response was in the Board's material.   DOE was present to make some
additional comments.

Dr. Ziemer commented that the issue had to do with extension of the
covered period.   Petitioners raised issues that suggest perhaps it
should be considered.  DOL has basically indicated they are not in a

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             NIOSH/CDC Advisory Board on Radiation and Worker Health

position to change anything unless DOE so designates. DOE is looking
into some of the documents, and that is still in process.

Dr. Pat Worthington from DOE confirmed that is still ongoing, and that
they have engaged other organizations to assist. FBI was asked to look
at some illegible documents, and they have not responded. NNSA, within
DOE, has been engaged to explain their process to be sure what was
going on at various sites was understood properly.     Other avenues of
investigation were discussed, and indicated as soon as information was
gathered she would report back to everybody.        The time table is
uncertain, primarily because FBI didn't provide a schedule for their

Dr. Ziemer summarized that there is no outstanding Board action to be
taken, unless the time period is extended.    This then is a pending
issue   until  the  Department  of   Energy  reports  again   on  the

Ms. Deb Detmers from the office of Congressman John Shimkus and Mr.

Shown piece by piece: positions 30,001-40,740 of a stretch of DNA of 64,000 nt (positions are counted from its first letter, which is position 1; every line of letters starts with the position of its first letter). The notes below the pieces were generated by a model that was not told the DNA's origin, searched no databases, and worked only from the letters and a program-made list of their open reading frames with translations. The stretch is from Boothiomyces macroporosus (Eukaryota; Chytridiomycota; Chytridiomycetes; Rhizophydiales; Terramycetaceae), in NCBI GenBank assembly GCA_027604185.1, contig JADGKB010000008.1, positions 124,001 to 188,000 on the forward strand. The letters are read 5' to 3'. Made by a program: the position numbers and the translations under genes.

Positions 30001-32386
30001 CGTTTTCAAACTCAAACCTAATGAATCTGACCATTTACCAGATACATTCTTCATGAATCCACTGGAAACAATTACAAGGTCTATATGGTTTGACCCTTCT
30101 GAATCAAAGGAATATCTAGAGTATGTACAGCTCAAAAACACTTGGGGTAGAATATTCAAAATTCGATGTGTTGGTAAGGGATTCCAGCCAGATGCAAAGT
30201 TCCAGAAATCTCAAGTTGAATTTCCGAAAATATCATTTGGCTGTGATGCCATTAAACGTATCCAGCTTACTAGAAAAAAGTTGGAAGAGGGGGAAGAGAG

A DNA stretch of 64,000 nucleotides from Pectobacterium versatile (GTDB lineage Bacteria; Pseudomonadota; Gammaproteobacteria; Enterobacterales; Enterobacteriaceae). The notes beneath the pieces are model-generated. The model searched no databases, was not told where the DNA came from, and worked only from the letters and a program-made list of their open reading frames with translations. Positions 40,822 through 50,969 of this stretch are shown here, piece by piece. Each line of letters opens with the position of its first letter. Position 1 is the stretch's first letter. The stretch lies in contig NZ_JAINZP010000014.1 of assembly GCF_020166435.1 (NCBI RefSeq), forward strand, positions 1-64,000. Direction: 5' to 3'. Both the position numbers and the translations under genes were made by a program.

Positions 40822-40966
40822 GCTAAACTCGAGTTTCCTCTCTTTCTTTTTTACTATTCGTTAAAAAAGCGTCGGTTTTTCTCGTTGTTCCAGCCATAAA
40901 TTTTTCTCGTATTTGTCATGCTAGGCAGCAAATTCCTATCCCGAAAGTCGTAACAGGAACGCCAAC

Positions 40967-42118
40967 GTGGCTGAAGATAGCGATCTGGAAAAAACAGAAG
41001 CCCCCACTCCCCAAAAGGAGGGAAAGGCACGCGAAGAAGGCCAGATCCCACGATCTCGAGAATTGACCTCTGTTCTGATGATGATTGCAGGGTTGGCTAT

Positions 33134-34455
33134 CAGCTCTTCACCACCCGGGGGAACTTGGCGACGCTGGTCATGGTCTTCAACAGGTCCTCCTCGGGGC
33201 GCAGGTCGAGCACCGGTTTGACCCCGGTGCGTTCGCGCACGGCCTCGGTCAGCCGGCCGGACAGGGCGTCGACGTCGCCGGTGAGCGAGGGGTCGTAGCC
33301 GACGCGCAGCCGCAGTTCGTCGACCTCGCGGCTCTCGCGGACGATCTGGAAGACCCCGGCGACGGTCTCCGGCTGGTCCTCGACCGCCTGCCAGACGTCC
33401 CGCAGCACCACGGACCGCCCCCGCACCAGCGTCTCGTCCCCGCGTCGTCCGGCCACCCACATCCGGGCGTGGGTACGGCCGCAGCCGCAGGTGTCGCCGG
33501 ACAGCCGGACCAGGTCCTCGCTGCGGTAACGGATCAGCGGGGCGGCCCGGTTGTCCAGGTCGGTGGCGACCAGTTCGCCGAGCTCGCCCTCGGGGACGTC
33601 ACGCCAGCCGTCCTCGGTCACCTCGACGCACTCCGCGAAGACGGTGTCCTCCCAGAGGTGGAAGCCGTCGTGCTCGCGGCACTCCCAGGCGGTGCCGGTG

Robert Stephan from the office of Senator Barack Obama spoke in support
of expanding the time period to include their constituents whose
employment dates fall outside the period covered by the class

On behalf of the petitioners, Dr. Dan McKeel also spoke in support of
expanding the covered period.

A discussion ensued amongst Mr. Stephan, Dr. Ziemer, Dr. Lockey, Dr.
McKeel and Dr. Wade regarding the boundaries of the law.

                                    * * *
                               Bethlehem Steel

Mr. Richard Weston from the CDC Washington office read into the record
a letter from Senator Charles Schumer. The Senator urged the Board add
a class to the SEC for the Bethlehem Steel nuclear workers.     He was
supportive of the working group's decision to make a recommendation on
appropriate limitations on use of surrogate data in site profiles, and
indicated his optimism that their efforts will bring clarity to that
process. He suggested the Board should void the Bethlehem Steel site
profile and release the CDC from attempts at dose reconstruction, and
declare employees of the Lackawanna Bethlehem Steel facility a new
class of the Special Exposure Cohort.    He cautioned that many of the
men and women awaiting compensation are aging and ill, and urged the
Board move with all due haste to establish compensation.

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Dr. James Melius, Chair of the workgroup addressing the surrogate data
issue, reported that his group had asked SC&A to do an inventory on the
use of surrogate data among the site profiles, SEC evaluations, et
cetera, which was provided about three weeks earlier.     The workgroup
hopes to have a meeting later in the day to establish a plan for going
                                   * * * * *

                            PUBLIC COMMENT PERIOD

Public comment was solicited on the first two days of the meeting. The